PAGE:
Tags: George Floyd Protests | Law Enforcement | chokeholds | excessive force | police | reform

Move Against Police Chokeholds Gains Steam

a protester holds a photo of derek chauvin killing george floyd
(Stephen Maturen/Getty Images)

By    |   Tuesday, 09 June 2020 07:11 PM

Cities and legislatures around the country, resoundingly rejecting the use of chokeholds by law enforcement officers, are working to ban them in a number of cities including Houston, Washington, D.C., Phoenix, Portland, Los Angeles, and New York.

New York's state Assembly and the Senate, both controlled by Democrats, passed a ban on police officers using chokeholds to subdue suspects and a bill requiring law enforcement to disclose racial disparities in policing. Gov. Andrew Cuomo has vowed to sign it.

D.C.'s emergency legislation, approved by a unanimous vote, bars the use of neck restraints, such as the one used against George Floyd, killed by a Minneapolis police officer, and requires the release of names and images from officers' body cameras after "an officer-involved death or the serious use of force."

The Phoenix, Arizona Police Department tweeted Tuesday, announcing the suspension and training of the carotid control technique:

"We can't function as a department without the trust of our community and there are adjustments we can make to strengthen that trust. We pride ourselves on being an organization willing to learn and evolve, to listen to our community and become better."

Portland, Oregon, Mayor Ted Wheeler announced plans Tuesday to dissolve the police gun violence reduction unit, ban choke holds and reform the use of consent searches in traffic stops. He said bold action is necessary in the wake of nationwide protests against the death of George Floyd.

Congress is getting involved, too, as House Democrats introduced a sweeping police reform bill Monday, making it easier to prosecute police for misconduct, create a national registry for police violations and ban chokeholds. The bill would require local police departments that get federal funds to conduct bias training and use de-escalation tactics.

Senate Republicans are also weighing proposals to improve police practices in response to massive protests including racial bias training, increased use of body cameras, and finally enacting the first federal anti-lynching law.

A task force that will write the GOP proposal will be led by Sen. Tim Scott, R-S.C., the only black member of the Senate's majority party.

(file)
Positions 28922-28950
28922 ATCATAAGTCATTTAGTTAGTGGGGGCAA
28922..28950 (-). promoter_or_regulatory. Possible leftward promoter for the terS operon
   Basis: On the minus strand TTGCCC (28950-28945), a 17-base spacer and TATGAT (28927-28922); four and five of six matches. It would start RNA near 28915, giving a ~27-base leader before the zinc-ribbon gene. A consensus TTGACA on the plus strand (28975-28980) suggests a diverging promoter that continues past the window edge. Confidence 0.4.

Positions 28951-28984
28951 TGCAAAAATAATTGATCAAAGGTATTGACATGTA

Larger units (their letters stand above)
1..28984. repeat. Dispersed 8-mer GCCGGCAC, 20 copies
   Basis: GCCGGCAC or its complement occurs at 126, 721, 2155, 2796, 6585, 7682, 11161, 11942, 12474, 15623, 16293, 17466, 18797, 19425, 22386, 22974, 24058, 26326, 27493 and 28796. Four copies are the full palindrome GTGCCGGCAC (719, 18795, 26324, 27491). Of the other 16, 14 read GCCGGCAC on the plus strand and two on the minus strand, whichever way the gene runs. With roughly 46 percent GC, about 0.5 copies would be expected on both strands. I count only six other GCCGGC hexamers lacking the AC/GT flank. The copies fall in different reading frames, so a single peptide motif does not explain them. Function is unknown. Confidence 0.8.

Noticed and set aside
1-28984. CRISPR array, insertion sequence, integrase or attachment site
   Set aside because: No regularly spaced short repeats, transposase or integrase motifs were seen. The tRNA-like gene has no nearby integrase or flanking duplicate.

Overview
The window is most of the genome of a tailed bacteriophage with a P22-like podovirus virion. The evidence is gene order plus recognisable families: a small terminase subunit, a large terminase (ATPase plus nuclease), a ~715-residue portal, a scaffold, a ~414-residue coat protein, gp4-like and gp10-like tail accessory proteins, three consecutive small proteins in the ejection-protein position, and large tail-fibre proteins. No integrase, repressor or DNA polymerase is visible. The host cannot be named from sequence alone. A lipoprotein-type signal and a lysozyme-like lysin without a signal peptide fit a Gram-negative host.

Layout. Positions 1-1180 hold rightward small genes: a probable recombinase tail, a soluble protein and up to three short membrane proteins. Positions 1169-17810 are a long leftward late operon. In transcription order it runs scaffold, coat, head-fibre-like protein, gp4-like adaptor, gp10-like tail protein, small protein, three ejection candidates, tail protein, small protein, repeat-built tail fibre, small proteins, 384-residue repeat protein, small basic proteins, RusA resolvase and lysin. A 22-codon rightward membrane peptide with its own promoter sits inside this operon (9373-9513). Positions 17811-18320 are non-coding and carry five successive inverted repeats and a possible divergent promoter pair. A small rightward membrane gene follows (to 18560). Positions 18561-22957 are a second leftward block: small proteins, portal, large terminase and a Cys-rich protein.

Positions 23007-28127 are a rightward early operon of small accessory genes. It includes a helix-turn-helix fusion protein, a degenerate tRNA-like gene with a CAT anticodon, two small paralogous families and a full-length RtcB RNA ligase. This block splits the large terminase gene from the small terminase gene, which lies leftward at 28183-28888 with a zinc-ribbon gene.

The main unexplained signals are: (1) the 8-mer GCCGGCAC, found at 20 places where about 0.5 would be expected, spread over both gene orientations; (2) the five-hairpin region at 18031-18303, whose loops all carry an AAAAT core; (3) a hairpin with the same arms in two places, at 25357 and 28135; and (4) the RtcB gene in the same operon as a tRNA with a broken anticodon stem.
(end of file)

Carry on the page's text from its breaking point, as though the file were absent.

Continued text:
"Absolutely I think it's important to have a response," Majority Leader Mitch McConnell, R-Ky., told reporters at the Capitol on Tuesday. 

Except for Scott, "none of us have the experience of being an African American in this country and dealing with discrimination," McConnell said. "We're still wrestling with America's original sin."

Scott maintains the GOP likely would not seek to ban chokeholds but instead might provide resources for training. He also said he would propose more reporting about the use of "no-knock" search warrants, in contrast to the House bill that would bar them for federal law enforcement officials.

"I basically shy away from telling local law enforcement 'you shouldn't do that' and 'you can't do this,'" Scott said. He said the Democrats are trying to "nationalize" things too much.

Another GOP task force member, Sen. John Cornyn, R-Texas, questioned whether Democrats are serious about reaching an agreement, contending their proposal is "more a political statement and grandstanding than it is a serious effort to solve the problem." Still, Cornyn said he supports a ban on chokeholds.

With party leaders in both chambers moving ahead with different plans, and election-year politics coming into play, some warn that no accord may be reached.

"I think there's going to be a Republican proposal and a Democratic proposal," Sen. Rand Paul, R-Ky., said, adding that usually means "an impasse or nothing."

Still, there does seem to be some GOP momentum. Senior White House officials – including White House chief of staff Mark Meadows and Trump’s son-in-law and adviser Jared Kushner – went to Capitol Hill on Tuesday afternoon to meet with Scott about his ideas, said White House spokesman Ben Williamson.

Second-ranking Sen. John Thune, R-S.D., said Republicans want to take advantage of ways to influence what state and local governments do, including by using reporting requirements and conditions on receiving federal funds.

"I'm hoping we can find some things that we can do that suggest we hear what people are saying," Thune said. "We want to do better at this, realizing that a lot of this is state and local jurisdiction."

House Republicans might unveil their own proposal by Friday in an effort led by Rep. Jim Jordan, R-Ohio, the top GOP member of the Judiciary Committee.

House Majority Leader Steny Hoyer, D-Md., said Democrats are open to looking at Jordan's ideas and voting on them in committee next week as part of the consideration of the Justice in Policing Act. He announced the House will return to Washington on June 25 for possible votes on the proposal, rather than June 30, as previously planned.

Information from Bloomberg, The Associated Press, and Reuters was used in this report.

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Resoundingly rejecting the use of chokeholds by law enforcement officers cities and legislatures around the country are working to ban them, including in Houston, Washington, D.C., Phoenix, Portland, Los Angeles, and New York.
chokeholds, excessive force, police, reform
Tuesday, 09 June 2020 07:11 PM
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